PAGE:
'Falls not a priority': Insights on discharging older people, admitted to hospital for a fall, back to the community

Claudia Meyer, Emma Renehan, Frances Batchelor, Catherine Said, Terry Haines, Rohan Elliott, Dianne Goeman

Research output: Contribution to journalArticleResearchpeer-review

Abstract

Falls are common among older people and a leading cause of injury-related hospitalisation. The immediate post-hospitalisation period is a risky time for further falls. This paper explores discharge strategies from the perspectives of older people hospitalised for a fall and liaison nurses assisting people to return home. Exploratory mixed methods were used. Semi-structured interviews with older people were conducted regarding their experience of the fall and discharge strategies. Quality of life, falls risk and functional capacity were measured by questionnaire. Liaison nurses were also interviewed. Interviews were audio-recorded, transcribed and thematically analysed. Mixed-method synthesis occurred using role-ordered matrix analysis. Older people (n≤13) and liaison nurses (n≤6) participated. Older persons' quality of life was average and falls risk high. Thematic analysis revealed three key themes: 'falls are not a priority', 'information not given, or given and not retained' and 'reduction in confidence and independence'. Role-ordered matrix analysis identified differences between acute and rehabilitative hospital stays. Older people hospitalised for a fall present a unique opportunity for implementation of falls prevention strategies. However, hospitalisation is often a time of crisis with competing priorities. Timing and relevance are crucial for optimal uptake of falls prevention strategies, with the primary care setting well-placed for their implementation.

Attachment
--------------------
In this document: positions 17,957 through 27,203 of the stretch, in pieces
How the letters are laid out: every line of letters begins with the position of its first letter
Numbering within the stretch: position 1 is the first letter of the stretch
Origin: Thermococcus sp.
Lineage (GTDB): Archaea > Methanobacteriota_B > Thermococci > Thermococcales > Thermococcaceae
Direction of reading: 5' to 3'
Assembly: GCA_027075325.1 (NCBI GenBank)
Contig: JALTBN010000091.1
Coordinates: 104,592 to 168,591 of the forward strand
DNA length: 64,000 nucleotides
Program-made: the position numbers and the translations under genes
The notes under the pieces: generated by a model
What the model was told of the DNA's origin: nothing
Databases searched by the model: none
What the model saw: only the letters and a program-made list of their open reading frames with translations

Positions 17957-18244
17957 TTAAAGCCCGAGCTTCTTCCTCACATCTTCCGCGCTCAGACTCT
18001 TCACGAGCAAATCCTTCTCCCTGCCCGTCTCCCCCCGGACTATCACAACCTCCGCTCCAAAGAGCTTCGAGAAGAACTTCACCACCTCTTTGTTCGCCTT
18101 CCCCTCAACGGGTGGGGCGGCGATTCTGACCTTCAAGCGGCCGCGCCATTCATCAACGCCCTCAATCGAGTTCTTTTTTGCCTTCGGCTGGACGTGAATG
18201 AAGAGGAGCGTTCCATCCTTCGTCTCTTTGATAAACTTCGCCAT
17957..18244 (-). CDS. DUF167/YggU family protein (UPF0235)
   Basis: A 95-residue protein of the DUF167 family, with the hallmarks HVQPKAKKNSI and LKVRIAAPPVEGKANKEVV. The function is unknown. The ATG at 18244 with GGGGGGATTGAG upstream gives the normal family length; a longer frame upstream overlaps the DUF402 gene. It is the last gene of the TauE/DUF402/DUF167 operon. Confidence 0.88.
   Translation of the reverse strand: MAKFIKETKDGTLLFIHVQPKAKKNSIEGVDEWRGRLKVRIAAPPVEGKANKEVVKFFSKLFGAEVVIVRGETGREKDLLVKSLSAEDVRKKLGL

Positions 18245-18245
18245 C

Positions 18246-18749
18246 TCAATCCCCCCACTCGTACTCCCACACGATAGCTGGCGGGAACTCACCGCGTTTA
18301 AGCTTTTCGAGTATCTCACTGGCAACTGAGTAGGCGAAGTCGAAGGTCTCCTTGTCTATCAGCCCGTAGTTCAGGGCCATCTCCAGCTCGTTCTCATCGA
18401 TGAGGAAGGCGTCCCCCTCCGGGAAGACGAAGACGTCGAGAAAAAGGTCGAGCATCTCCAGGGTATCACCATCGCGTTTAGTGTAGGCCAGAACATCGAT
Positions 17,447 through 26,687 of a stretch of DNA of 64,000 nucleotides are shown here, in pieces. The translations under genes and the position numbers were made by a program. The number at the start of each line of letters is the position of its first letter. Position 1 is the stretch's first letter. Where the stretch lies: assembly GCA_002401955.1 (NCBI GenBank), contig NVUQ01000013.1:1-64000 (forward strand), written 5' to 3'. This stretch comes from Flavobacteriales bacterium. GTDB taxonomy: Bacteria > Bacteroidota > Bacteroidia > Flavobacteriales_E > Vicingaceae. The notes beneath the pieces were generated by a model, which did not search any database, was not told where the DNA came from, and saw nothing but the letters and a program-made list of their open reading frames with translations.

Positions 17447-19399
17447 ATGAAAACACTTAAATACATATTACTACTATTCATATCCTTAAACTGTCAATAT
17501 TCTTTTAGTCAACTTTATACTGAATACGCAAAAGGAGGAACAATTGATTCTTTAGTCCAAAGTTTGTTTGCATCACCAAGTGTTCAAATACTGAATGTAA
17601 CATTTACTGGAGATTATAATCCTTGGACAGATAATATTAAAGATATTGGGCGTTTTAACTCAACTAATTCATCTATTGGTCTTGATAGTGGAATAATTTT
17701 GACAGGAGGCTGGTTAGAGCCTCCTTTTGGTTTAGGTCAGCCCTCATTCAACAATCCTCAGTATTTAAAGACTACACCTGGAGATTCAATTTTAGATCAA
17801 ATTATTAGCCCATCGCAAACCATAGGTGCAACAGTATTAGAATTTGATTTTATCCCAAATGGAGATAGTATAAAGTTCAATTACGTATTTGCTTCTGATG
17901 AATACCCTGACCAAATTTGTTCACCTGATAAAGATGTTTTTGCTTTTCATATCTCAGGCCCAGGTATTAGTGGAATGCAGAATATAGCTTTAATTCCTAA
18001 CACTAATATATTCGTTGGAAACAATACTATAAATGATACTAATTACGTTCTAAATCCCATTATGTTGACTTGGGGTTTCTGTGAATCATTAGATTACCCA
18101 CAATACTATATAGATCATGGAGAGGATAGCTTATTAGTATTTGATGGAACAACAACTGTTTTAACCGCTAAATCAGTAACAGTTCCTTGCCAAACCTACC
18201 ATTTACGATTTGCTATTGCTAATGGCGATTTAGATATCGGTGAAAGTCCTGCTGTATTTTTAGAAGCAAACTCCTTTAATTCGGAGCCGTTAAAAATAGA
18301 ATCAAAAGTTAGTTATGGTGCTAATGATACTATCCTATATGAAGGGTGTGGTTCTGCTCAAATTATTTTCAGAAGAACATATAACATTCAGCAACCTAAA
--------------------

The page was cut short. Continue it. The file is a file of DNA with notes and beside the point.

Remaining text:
Original languageEnglish
Pages (from-to)66-73
Number of pages8
JournalAustralian Journal of Primary Health
Volume24
Issue number1
DOIs
Publication statusPublished - 2018

Keywords

  • community health
  • falls prevention
  • hospital discharge
  • mixed methods
  • pilot study
  • quality of life.

Cite this

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title = "'Falls not a priority': Insights on discharging older people, admitted to hospital for a fall, back to the community",
abstract = "Falls are common among older people and a leading cause of injury-related hospitalisation. The immediate post-hospitalisation period is a risky time for further falls. This paper explores discharge strategies from the perspectives of older people hospitalised for a fall and liaison nurses assisting people to return home. Exploratory mixed methods were used. Semi-structured interviews with older people were conducted regarding their experience of the fall and discharge strategies. Quality of life, falls risk and functional capacity were measured by questionnaire. Liaison nurses were also interviewed. Interviews were audio-recorded, transcribed and thematically analysed. Mixed-method synthesis occurred using role-ordered matrix analysis. Older people (n≤13) and liaison nurses (n≤6) participated. Older persons' quality of life was average and falls risk high. Thematic analysis revealed three key themes: 'falls are not a priority', 'information not given, or given and not retained' and 'reduction in confidence and independence'. Role-ordered matrix analysis identified differences between acute and rehabilitative hospital stays. Older people hospitalised for a fall present a unique opportunity for implementation of falls prevention strategies. However, hospitalisation is often a time of crisis with competing priorities. Timing and relevance are crucial for optimal uptake of falls prevention strategies, with the primary care setting well-placed for their implementation.",
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'Falls not a priority': Insights on discharging older people, admitted to hospital for a fall, back to the community. / Meyer, Claudia; Renehan, Emma; Batchelor, Frances; Said, Catherine; Haines, Terry; Elliott, Rohan; Goeman, Dianne.

In: Australian Journal of Primary Health, Vol. 24, No. 1, 2018, p. 66-73.

Research output: Contribution to journalArticleResearchpeer-review

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AU - Said, Catherine

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AU - Elliott, Rohan

AU - Goeman, Dianne

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